To improve schools, stop treating them like businesses
There’s no question that the push for standards and accountability is critical to progress in our worst-performing schools. But in the barrage of bottom-line-focused reform, we are losing sight of the actual students who make up a failing or flourishing school.
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They mentioned the obvious: They now wear uniforms and there is less fighting in the halls. “Before it was loud, it was crazy,” said one student. "I'm not going to lie. It was fun. Not because of the whole fighting thing, but because everybody was like, 'Oh, what's up? Oh I know you!' Now it’s just quiet.”
Senior Shaquana Cochran described the pull of failure and the struggle to overcome how the district's poor test scores reflected on her. "You feel like, 'I got to join in the statistic,' " she says. "Sometimes I feel like giving up." She recalls how badly she slacked off her freshman year. “I barely passed. I had a D average. Sophomore year I went up a little.” As a senior, however, she was taking a biology course taught by a college professor and expressing annoyance at kids who came to her school to fool around. What had helped her change course? Was it another initiative in the name of reform, or a testing push?
A teacher's support fuels a remarkable turnaround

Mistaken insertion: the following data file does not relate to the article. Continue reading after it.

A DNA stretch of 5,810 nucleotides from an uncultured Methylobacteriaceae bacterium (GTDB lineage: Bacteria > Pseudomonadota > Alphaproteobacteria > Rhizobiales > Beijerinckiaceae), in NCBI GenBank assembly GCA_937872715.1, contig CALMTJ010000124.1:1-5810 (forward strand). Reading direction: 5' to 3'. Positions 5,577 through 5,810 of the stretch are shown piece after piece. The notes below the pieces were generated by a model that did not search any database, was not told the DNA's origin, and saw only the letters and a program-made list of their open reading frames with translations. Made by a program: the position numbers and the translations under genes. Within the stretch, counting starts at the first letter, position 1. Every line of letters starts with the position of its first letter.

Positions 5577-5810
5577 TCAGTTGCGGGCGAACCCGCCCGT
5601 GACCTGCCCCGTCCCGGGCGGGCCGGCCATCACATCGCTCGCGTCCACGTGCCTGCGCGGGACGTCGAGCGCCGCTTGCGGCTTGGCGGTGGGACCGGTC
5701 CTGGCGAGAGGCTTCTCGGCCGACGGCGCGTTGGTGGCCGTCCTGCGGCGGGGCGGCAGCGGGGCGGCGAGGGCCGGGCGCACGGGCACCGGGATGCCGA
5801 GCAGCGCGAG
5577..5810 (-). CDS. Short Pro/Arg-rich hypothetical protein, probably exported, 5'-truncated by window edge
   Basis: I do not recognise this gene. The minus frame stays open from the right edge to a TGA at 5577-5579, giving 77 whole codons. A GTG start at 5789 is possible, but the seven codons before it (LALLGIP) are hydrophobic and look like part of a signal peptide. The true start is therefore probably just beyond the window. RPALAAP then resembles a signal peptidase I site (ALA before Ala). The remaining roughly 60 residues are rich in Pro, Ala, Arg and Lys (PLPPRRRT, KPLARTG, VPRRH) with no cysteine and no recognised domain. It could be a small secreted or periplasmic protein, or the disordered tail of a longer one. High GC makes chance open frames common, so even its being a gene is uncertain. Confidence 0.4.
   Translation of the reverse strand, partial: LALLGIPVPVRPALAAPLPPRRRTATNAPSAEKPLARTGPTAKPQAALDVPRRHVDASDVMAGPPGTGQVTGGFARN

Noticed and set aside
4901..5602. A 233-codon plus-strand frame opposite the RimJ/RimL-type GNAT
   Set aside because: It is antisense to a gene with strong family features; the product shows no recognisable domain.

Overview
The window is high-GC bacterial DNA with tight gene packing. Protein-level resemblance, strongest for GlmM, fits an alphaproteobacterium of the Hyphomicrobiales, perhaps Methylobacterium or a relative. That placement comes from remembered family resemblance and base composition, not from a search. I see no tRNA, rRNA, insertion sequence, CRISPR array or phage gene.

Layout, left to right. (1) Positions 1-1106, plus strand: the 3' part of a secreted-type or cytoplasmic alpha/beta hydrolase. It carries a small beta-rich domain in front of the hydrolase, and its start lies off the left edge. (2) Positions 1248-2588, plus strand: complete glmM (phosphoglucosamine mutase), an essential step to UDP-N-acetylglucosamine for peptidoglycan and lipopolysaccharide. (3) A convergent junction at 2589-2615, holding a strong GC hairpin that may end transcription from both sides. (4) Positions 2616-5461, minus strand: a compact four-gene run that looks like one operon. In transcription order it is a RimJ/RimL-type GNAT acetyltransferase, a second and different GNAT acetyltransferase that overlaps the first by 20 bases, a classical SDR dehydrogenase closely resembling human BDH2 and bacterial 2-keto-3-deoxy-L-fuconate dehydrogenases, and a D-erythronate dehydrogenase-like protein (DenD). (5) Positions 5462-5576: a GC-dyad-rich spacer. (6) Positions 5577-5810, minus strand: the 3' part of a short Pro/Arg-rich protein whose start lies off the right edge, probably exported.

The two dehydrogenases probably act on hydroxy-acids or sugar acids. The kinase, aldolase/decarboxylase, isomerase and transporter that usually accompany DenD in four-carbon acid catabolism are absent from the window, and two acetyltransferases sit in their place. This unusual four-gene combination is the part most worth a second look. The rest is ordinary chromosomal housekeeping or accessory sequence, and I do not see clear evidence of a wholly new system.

Shaquana explained that just as she was about to quit school, she connected with an English teacher whom she credits for helping her through a crisis. She liked this teacher, in part, because she demanded a lot, a sign of caring and respect. “She gives us two hours’ worth of homework a night,” she said.
This teacher, she said, “tries to put the stereotypes in the dirt, like that Hartford has bad kids.” The support she felt spurred her turnaround. “When I start seeing those A’s and B’s, my heart starts fluttering like butterflies,” Shaquana said. “Like I can do it.”
Students like Shaquana do need schools to be fixed. But she won’t be part of a better bottom line – the higher scores and graduation rates schools and policymakers seek – if she is left to navigate a new landscape alone.
To raise numbers, raise students
There’s no question that the push for standards and accountability is critical to progress in our worst-performing schools. But in the barrage of bottom-line-focused reform, we are losing sight of the actual students who make up a failing or flourishing school. Thankfully, as in health care, empirical diagnoses with prescriptions and patient-centered care aren’t mutually exclusive. They’re mutually necessary.
Strong bonds between teachers and students – not just data-driven policy inventions – turn failing schools around. If we want better schools, we need better students. And if we want better students, we must insist that reform value personal connection as much as curricular benchmarks. The lives of real students are behind the test scores, and to raise numbers on the balance sheet, we must raise students up first.